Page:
Just wondering if others have noticed an increase in memorializing WWII through ceremonies and remembrances taking place in their communities or on the TV news. When I was growing up, I remember it being just Remembrance Day that there would be these kinds of memorials. Nowadays it seems constant, like there's always some day or battle or event in WWII that needs to be remembered and memorialized. I thought at first it was just a Manitoba thing, like there was this bizarre obsession with military history and Canada's involvement in WWII particularly, because it really is constant here. Not a month goes by, it seems, that some kind of display or ceremony isn't erected in honour of some WWII person or infantry or memorable battle or whatever, often at the Legislature, or a park. To the point where, for me certainly, it loses meaning. I'm sick of it, frankly. Not that I was terribly sympathetic to it in the first place. But I've seen it on American TV, too. In other words, it's not just Remembrance Day anymore, it's almost constant.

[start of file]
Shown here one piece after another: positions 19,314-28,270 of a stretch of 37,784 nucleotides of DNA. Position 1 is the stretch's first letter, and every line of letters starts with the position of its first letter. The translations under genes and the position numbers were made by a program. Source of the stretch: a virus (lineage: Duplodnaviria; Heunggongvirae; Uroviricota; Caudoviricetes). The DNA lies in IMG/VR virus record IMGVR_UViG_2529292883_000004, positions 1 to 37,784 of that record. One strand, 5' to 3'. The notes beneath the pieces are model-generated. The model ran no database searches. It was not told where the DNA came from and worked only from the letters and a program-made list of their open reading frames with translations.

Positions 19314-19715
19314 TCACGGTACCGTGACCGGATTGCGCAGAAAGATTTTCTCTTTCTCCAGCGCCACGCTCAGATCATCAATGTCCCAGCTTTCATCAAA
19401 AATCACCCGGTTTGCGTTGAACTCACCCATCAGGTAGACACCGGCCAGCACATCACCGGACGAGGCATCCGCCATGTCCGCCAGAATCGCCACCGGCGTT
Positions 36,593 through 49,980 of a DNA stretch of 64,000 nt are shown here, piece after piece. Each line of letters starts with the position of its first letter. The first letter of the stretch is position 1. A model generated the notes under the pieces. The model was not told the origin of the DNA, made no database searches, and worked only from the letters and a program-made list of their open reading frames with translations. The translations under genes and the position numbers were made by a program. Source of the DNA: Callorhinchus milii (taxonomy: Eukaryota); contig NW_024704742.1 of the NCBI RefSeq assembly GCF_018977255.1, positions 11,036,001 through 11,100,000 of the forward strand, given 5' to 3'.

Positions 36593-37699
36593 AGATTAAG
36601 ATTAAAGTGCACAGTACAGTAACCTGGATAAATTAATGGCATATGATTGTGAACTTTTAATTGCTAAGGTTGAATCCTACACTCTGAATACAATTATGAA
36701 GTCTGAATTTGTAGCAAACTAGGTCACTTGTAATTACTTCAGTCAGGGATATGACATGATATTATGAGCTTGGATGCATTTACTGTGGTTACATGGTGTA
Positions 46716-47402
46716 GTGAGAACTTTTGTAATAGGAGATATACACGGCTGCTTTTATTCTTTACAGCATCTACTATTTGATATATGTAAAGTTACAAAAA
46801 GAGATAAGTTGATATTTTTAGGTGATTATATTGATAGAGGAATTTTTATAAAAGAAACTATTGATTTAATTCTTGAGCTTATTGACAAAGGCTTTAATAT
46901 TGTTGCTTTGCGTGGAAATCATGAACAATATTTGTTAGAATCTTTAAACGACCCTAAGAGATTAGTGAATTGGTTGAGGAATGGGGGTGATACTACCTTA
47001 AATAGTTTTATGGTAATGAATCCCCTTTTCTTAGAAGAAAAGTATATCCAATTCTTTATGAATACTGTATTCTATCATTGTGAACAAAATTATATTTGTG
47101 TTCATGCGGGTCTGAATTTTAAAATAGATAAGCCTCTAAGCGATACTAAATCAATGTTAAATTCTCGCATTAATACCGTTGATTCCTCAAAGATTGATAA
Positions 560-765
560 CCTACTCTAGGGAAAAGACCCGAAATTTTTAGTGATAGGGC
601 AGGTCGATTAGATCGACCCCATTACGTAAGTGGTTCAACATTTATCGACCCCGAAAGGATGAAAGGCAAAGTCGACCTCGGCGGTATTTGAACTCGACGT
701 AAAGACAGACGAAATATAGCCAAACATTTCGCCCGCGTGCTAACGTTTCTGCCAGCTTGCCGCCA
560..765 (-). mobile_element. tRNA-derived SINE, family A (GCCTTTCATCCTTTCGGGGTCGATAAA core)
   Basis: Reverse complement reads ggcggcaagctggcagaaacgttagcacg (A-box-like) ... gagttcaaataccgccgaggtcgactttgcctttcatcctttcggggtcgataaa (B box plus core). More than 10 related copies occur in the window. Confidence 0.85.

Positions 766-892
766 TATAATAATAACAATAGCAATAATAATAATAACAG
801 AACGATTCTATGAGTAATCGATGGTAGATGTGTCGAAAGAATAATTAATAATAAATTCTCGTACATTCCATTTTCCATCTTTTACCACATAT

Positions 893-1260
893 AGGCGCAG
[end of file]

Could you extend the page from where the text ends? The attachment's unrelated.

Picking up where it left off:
But I'm wondering, is it just a Manitoba thing, or have others noticed this? Manitoba is very conservative federally, but the provincial NDP also participates and promotes these things seemingly enthusiastically. If it's a trend occurring in other places, though, is it for propagandistic purposes? To kind of promote militarism and the notion of "freedoms won" through military might? I also wondered if it was that we are losing many of the WWII vets now, and governments are doing all these things to "honour" their "sacrifices" etc...(sorry for the quotes, but I can't use this language unironically) so that no one feels forgotten or unappreciated?
Anyone else have any observations on this?